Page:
Although I had heard of her, I met Amy for the first time last November at the AdopSource Minnesota Transracial Film Festival. A few months later, Adam Rebholz, Jennifer Arnt-Johns, and I taped her and another Latin American adoptee for Unedited: Voices of Adoption.
Mad props to Amy. She has been an adoptee leader in the Latin American adoption community, co-facilitates an adoptee support group, and currently works for Adoptees Have Answers (AHA). I’m still scratching my head over a certain local adoption agency’s decision to part ways with Amy. Clearly the agency wasn’t thinking ahead.
Land of Gazillion Adoptees: You’ve been very involved with the Latin American community. Would you mind talking about all that you’ve done over the years?
Amy: When I was younger, I danced in a folkloric Guatemalan dance group for a few years. It was nice to be surrounded by other Guatemalans and it did a lot for my sense of belonging in the community and cultural identity. During college, I was introduced to a fellow Guatemalan named Azeta Garthune. We got to talking and realized we both danced in the children’s group, but at different times! So, in 2008 we decided to revive it. We came up with the name Las Niñas del Quetzal. This group isn’t exclusively for children who are adopted, but it has ended up being mostly adoptees.
We teach folkloric Guatemalan dance supplemented with activities focusing on Guatemalan culture. Last year we were invited to perform at Peace Jam and had the opportunity to meet Nobel Peace Prize Laureate Rigoberta Menchú Tum. We taught the girls in the dance group about who she is and why she’s important. The girls created a Peace Promise and gave it to Rigoberta; it was definitely one of the major highlights that I’ve had over the years.
I’ve enjoyed seeing the girls grow into young, proud Guatemalan ladies. Hopefully when they get older, they will pass this on to the next generation.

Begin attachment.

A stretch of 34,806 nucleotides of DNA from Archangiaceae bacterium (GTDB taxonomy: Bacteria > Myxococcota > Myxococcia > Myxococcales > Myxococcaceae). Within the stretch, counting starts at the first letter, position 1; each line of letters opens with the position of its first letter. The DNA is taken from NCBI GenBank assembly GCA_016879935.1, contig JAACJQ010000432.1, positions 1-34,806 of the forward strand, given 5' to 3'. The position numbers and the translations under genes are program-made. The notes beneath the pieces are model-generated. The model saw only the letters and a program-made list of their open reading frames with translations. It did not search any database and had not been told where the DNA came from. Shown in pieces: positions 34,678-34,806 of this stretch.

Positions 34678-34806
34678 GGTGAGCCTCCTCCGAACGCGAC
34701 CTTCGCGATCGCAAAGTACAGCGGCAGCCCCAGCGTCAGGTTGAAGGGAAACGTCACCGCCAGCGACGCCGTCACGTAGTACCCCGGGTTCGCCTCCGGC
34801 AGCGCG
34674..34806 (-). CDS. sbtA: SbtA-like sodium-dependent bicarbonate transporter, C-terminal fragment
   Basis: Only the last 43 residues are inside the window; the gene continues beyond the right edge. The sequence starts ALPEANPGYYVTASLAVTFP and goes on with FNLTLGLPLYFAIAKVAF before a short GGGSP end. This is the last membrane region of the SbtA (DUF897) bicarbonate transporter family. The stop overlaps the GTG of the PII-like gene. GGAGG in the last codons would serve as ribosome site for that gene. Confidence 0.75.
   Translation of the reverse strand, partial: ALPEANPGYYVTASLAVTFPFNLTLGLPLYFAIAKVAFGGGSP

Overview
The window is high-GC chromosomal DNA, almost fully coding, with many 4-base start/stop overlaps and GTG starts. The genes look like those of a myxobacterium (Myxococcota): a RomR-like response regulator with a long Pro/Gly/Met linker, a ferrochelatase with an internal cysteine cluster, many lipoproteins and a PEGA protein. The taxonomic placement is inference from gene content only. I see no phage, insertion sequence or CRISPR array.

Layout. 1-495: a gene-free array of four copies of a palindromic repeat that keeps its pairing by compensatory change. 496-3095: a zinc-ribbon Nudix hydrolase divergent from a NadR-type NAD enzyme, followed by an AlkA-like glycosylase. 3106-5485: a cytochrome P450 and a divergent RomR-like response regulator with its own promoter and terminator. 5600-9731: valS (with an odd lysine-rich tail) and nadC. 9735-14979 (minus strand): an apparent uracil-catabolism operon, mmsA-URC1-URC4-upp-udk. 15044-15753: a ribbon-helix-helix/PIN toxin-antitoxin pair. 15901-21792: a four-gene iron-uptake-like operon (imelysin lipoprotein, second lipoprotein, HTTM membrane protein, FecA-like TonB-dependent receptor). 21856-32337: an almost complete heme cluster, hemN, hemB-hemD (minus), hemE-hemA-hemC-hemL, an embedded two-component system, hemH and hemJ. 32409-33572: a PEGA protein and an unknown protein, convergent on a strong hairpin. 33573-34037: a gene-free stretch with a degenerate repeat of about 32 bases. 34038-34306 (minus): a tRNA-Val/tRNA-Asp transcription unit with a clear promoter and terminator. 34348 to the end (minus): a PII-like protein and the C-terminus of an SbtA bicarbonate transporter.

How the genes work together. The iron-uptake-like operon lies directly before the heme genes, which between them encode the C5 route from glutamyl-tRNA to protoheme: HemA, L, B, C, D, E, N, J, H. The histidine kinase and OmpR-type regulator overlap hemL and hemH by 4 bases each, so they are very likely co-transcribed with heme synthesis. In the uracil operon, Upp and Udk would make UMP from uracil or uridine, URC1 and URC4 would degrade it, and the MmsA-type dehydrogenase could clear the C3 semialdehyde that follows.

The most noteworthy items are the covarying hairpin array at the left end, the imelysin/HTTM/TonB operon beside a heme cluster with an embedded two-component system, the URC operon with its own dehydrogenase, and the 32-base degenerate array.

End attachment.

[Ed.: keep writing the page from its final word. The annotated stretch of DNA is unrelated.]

Land of Gazillion Adoptees: You’ve connected with your biological family. What advice would you give to other Latin American adoptees who are thinking about seeking out their roots?
Amy: There are two things I would recommend: 1) Do your research and 2) Find support.
Searching for birth family is a MAJOR process. There are many emotions invested in this and it’s important to do as much research as you can so you have an accurate picture. And by research I mean talking to adoptees, reading stories, attending workshops, etc.
Everyone’s birth family search is different. The ideal situation is searching, reuniting and having your birth family welcome you with open arms. However, this doesn’t happen for everyone. You may spend years searching and run into several dead ends. You may find out that they have passed away. You may find out that they want nothing to do with you. It’s important to be prepared for these potential outcomes and also think about post-reunion issues that may arise.
If you are able to reunite, finding your place within the family system can be challenging, especially if you do not speak the language. I know plenty of adoptees who have discovered they were a secret. So, navigating through that can be tough. Another challenge is handling emotions of your loved ones. This process will affect your friends and family in different ways. Be aware that you may have to deal with more than just your own whirlwind of emotions!
During my own search and reunion process, I pretty much felt every emotion. I would not have been able to get through it without the support of fellow ADOPTEES, friends, family and a therapist. It’s important to find people who have adoption competency and can help you through the “tough stuff.” The program I work for, Adoptees Have Answers, provides resources for this. Here are some links for therapists and support groups.
Land of Gazillion Adoptees: You’re engaged! How goes the planning?
Amy: Yes! I’m so excited to be marrying the love of my life. Not only is he ridiculously handsome and funny, he’s an adoptee, too, which makes him even cooler! The wedding is next summer. So, we’ve been planning things gradually. Our families have been very supportive and we feel very blessed.